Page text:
Wunderman Thompson Health is unveiling a new initiative to track and address inequities across pharma and healthcare. The program, Health4Equity, is a big part of WPP’s broader $30 million investment in diversity and inclusion.
Like many industry DE&I initiatives, the impetus for Health4Equity was last year’s #BlackLivesMatter protests and ongoing disparities exacerbated by COVID-19.
“The protests last summer allowed us to bring this conversation to the forefront,” said WTH associate account director Alix Montes. “We had this idea to put together a health equity practice that could provide resources for teams internally when they’re working with clients who have diverse needs, as well as partner with our clients with specific targeted expertise.”
Health4Equity is set to unfold over the next three years, during which inequities in the treatment of mental health, oncology and rare disease, among other conditions, will be addressed. In the first year, the program will prioritize COVID-19 vaccination in BIPOC communities, maternal health among Black women and earlier prostate cancer screening in Black men.
Dania Alarcon, WTH’s chief medical officer, said the company is “still in the throes” of defining the breadth of the program’s offerings. But she stressed that it will include awareness efforts via education campaigns, resource and network gap identification, and improving access to care.
One of the distinguishing aspects of Health4Equity is the Preventability Index, a monitoring system that will gather data on the initiatives as they’re being implemented. Set to debut in 2022, the Index will attempt to measure the true impact of the program.
“We want to have a regular cadence and flow to how we attack different inequities,” Alarcon explained. “If we’re able to quantify and provide a data metric against these different parameters, we’re able to focus on where we need to adapt it or how to scale it to have an even broader impact.”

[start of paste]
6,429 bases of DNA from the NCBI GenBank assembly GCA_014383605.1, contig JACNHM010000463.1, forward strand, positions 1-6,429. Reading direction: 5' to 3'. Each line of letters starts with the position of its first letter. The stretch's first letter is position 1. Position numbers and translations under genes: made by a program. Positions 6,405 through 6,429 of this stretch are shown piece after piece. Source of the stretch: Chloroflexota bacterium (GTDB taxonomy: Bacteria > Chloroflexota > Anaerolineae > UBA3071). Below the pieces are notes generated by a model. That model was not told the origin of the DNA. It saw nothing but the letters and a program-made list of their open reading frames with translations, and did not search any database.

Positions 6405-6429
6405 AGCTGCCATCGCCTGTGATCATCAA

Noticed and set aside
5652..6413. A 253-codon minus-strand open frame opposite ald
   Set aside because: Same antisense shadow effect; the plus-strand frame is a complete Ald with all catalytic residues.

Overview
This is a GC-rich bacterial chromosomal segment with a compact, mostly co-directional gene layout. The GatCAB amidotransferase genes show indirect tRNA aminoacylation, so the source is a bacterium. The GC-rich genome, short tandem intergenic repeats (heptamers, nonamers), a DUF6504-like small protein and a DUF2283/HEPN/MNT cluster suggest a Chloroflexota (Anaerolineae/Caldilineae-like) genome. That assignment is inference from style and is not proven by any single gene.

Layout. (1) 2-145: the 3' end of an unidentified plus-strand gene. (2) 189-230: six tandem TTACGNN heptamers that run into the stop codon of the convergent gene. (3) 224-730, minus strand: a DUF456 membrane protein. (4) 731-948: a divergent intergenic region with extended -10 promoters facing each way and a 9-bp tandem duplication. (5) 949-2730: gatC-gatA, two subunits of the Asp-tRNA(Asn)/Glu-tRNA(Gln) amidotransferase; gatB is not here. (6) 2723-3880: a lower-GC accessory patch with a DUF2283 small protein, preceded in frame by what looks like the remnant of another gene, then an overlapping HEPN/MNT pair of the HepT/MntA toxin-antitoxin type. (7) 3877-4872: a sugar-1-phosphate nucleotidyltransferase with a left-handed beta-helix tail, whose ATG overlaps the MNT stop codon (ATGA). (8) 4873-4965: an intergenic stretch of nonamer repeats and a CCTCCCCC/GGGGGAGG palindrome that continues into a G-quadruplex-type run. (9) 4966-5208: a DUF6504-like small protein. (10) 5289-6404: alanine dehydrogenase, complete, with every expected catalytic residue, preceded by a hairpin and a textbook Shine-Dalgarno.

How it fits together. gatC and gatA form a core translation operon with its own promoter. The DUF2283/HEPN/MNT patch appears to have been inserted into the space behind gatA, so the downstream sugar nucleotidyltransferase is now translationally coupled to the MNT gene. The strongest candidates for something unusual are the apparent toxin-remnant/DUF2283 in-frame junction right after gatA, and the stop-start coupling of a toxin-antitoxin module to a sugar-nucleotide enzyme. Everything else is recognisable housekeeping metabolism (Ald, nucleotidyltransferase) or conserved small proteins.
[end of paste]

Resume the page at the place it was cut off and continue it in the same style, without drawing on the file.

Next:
So far, the WTH team has worked with clients like Pfizer and clinical trials firm Medidata. For Pfizer, WTH has provided data-driven communications to help the company reach underserved audiences.
“We work in a more consultative role for some of the initiatives Pfizer has going on in certain disease areas,” Montes said. “For other teams, we work with them to audit their current patient-facing and HCP-facing communications to identify opportunities to make them more inclusive, whether in expanding some of the languages they’re using or making sure things are more accessible.”
The work with Medidata, on the other hand, has focused on addressing the lack of diversity in clinical trials.
Alarcon believes the Health4Equity rollout will inevitably involve some trial and error. Still, she hopes WTH will eventually be able to streamline the process in a manner that allows for easier implementation.
“A goal for the long-term would be to have a process in place that helps us address inequities no matter where they stem from and address the needs of intersectional communities like the Black deaf population, where there may be multiple different factors contributing to the inequities,” she said. “We want to ensure that whatever initiatives we’re implementing are having an impact for these populations – and wherever they’re not, we want to be able to adapt and scale them so they do become something that’s really driving a closing of the gap in health inequities.”